Organizational Behavior (OB) is the study of behavior in an organization. There are three determinants of behavior in order to make an organization more effective: individual, groups, and structure (Robbins 5).
The people within the organization and their behaviors affect the performance of the organization. There are a number of behavioral disciplines that contribute to OB: psychology, sociology, social psychology, anthropology, and political science. There are lot of challenges and opportunities today for managers to use OB concepts. One of the most important and broad-based challenges facing organizations today is adapting to diverse work environments.
Organizations are becoming more heterogeneous in terms of gender, race, and ethnicity. Understanding the concepts of OB allows management to facilitate the needs of a diverse workforce. Classical organization theory, evolved during the first half of this century, did not account for the needs of diverse workforce. It represented the merger of scientific management, bureaucratic theory, and administrative theory. This theory had four basic principles: find the best way to perform each task, carefully match each worker to each task, closely supervise workers, and use reward and punishment as motivators. Working through these principles, the task of management was planning and control.
While this management theory proved successful in simple industrialized companies at the turn of the century, it had not played well in modern companies. The philosophy of production first, people second, left a legacy of declining production and quality, dissatisfaction with work, loss of pride in workmanship, and a near complete loss of organizational pride. According to the textbook, organizational structure is described as a mechanism through which effort is integrated through the coordination and control of activities, symbolic management, and the management of organizational culture (18).
Classical management theory was introduced in the late 19th century. It became widespread in the first half of the 20th century, as organizations tried to address issues of industrial management, including specialization, efficiency, higher quality, cost reduction and management-worker relationships. While other management theories have evolved since then, classical management approaches are still ...
Such mechanism has recently been described as a mechanism that directs behavior through shared values, norms, and goals. However, since each mechanism is unique in its impact on individual behavior, the effects of each should be analyzed separately and then synthesized for a deeper understanding of the functional roles of structural and cultural forces in the workplace.
If an organization is to direct behavior towards the accomplishment of a strategic mission, and present itself to stakeholders as a unified form, mechanisms must be created for reducing this variability among individuals and focusing employee efforts on the accomplishment of strategic goals. According to Maslow, “determining that low-level needs must be satisfied before higher-level needs can be met.” A relationship between organizational culture and organizational structure is needed because there will be a lack of structure and an inability to systematize the needs of everyone in the workplace. In developing such a model, organizations are information-processing entities that develop different mechanisms to reduce uncertainty in achieving effectiveness. Effectiveness is obtained when employees engage in behaviors in a consistent manner to achieve strategic goals of the firm. Uncertainty exists when there is a gap between the amount of information possessed and what is required to perform a task.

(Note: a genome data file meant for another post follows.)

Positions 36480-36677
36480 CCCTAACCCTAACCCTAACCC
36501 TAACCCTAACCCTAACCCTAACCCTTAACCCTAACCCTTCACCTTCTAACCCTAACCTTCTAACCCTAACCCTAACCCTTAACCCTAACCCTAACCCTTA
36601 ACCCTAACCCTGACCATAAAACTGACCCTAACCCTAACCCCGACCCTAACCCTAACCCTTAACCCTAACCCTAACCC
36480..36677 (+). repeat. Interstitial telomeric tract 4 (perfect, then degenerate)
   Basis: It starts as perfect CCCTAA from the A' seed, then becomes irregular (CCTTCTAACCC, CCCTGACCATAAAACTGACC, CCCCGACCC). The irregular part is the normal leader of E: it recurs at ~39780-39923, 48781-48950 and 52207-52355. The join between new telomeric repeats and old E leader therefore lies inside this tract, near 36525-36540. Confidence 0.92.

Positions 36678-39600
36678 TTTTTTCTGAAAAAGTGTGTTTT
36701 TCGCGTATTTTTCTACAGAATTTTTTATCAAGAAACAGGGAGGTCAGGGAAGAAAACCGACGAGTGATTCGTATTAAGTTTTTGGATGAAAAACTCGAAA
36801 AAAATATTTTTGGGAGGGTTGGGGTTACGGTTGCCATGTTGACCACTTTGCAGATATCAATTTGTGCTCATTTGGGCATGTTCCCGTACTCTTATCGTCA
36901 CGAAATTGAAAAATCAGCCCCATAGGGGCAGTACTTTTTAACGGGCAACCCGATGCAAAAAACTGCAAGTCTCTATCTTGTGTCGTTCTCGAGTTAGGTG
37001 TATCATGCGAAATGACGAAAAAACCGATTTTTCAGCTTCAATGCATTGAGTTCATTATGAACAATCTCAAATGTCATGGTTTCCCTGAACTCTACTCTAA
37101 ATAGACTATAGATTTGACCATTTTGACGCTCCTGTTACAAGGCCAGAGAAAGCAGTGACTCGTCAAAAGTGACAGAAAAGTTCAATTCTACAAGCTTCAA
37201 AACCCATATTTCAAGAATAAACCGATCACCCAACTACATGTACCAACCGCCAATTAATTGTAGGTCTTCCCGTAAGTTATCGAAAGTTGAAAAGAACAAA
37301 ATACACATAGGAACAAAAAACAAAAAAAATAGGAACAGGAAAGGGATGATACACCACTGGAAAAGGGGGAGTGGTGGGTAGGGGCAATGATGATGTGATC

When we hear the word ‘culture’, what appear on our minds are traditions, which have lived and been practiced through the generations of a certain race, tribe or people, for examples, top-spinning and traditional wedding for the Malays. In the following paragraphs, I will be explaining what organizational culture actually is, as applied to the organizations nowadays. According to R.W. ...
Therefore, without structure or accountability, it is difficult to achieve strategic goals. Organizational culture is often defined in terms of shared experiences — patterns of beliefs, rituals, symbols, and myths that evolve over time. These patterns serve to reduce human variability and control, and shape employee behavior in organizations. The development of organizational culture is a natural process, which occurs regardless of the intent of executive leadership, although management may influence it.
While organizations may develop a relatively homogeneous culture, unique and divergent sub-cultures may evolve for separate departments or sub-groups within the organization. The information gathered through the study of OB helps managers identify problems and determine how to correct them. The gathered information also helps managers develop their interpersonal or people skills to be effective in their jobs. OB can help managers learn ways to stimulate innovation and offers them guidance in creating an ethically healthy work climate. The employees in turn are oriented towards responsible behavior and self-discipline. Although different organizations may perform the same functions or have the same goals, each organization still remains unique in its culture, social structure and work force.
A diverse group of people within the organization is one of the most important factors in shaping and changing the overall behavior within the organization. Works Cited Maslow, Abraham. “Basic needs.” Workforce 81: 1 (2002): 49 EBSCO. University of Phoenix Online collection. 13 July 2003.
Keywords: Abraham Maslow University of Phoenix, ed. Organizational Behavior University of Phoenix custom edition e-text. Boston: Pearson Custom Publishing, 2001. ORG/502-Organizational Behavior. Resource. University of Phoenix.
13 July 2003.